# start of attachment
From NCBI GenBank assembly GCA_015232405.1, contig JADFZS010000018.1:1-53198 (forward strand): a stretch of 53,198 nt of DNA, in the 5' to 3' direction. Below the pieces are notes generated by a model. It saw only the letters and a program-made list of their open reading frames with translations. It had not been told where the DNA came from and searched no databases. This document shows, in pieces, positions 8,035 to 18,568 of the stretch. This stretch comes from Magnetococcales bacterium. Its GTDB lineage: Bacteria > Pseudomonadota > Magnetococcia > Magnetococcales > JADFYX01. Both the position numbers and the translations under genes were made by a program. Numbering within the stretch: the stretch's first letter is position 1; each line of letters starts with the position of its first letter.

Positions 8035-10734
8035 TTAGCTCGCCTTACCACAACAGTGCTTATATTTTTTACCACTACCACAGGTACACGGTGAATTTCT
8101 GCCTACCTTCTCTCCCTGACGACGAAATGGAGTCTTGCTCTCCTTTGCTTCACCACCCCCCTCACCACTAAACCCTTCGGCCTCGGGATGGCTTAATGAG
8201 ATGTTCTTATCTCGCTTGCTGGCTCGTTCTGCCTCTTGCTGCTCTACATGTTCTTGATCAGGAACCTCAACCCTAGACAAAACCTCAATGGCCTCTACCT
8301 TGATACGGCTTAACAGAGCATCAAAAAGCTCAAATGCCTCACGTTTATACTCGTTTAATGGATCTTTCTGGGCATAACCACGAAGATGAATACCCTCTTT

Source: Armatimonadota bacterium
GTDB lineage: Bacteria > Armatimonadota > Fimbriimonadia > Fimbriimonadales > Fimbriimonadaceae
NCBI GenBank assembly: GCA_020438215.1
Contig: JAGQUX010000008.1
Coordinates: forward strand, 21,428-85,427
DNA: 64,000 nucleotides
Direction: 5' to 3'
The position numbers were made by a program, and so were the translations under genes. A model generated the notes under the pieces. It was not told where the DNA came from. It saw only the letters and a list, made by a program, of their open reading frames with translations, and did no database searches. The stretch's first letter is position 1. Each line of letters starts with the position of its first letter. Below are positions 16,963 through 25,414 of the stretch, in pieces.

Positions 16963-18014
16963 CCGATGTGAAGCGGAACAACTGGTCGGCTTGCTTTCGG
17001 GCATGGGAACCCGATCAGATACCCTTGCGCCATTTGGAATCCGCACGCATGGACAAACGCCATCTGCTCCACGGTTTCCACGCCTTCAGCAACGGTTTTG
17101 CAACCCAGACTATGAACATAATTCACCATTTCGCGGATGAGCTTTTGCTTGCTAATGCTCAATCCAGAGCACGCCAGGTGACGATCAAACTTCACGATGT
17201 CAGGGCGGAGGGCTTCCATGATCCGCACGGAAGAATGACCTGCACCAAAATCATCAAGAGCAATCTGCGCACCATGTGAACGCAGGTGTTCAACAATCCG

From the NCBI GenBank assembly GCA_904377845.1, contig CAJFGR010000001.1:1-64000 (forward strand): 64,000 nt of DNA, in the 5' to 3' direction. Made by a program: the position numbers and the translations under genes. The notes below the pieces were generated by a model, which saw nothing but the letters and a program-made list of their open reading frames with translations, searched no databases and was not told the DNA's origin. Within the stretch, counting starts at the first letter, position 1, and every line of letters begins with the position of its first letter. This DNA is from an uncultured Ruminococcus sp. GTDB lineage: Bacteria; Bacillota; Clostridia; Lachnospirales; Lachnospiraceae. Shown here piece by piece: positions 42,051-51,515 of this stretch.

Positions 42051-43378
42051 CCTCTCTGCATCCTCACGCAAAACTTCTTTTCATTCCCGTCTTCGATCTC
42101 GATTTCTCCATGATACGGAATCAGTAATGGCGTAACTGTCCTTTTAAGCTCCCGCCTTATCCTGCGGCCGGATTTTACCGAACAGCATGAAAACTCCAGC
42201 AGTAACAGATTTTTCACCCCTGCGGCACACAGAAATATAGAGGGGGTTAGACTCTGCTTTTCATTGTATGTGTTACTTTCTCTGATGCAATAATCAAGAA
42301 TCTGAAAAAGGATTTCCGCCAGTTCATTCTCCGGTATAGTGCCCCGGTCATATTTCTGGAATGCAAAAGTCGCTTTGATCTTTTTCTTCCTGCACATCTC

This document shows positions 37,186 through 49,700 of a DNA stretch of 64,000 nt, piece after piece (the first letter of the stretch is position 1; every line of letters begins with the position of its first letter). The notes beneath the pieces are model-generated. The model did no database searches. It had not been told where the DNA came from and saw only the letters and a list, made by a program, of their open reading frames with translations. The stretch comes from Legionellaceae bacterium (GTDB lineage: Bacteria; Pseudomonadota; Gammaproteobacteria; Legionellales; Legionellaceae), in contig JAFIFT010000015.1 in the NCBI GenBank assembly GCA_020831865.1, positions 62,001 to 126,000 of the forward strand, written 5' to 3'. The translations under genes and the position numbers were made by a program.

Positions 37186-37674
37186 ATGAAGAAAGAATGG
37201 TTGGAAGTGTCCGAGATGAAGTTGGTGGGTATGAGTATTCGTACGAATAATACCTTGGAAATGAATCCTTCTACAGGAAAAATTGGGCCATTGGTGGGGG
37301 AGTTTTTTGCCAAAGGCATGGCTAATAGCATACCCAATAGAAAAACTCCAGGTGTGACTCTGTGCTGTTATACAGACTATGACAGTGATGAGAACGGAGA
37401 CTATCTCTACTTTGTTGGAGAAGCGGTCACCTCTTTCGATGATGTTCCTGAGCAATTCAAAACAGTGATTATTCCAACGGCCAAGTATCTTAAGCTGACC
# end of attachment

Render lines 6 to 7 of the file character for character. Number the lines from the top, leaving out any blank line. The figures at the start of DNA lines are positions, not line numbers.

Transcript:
8301 TGATACGGCTTAACAGAGCATCAAAAAGCTCAAATGCCTCACGTTTATACTCGTTTAATGGATCTTTCTGGGCATAACCACGAAGATGAATACCCTCTTT

Source: Armatimonadota bacterium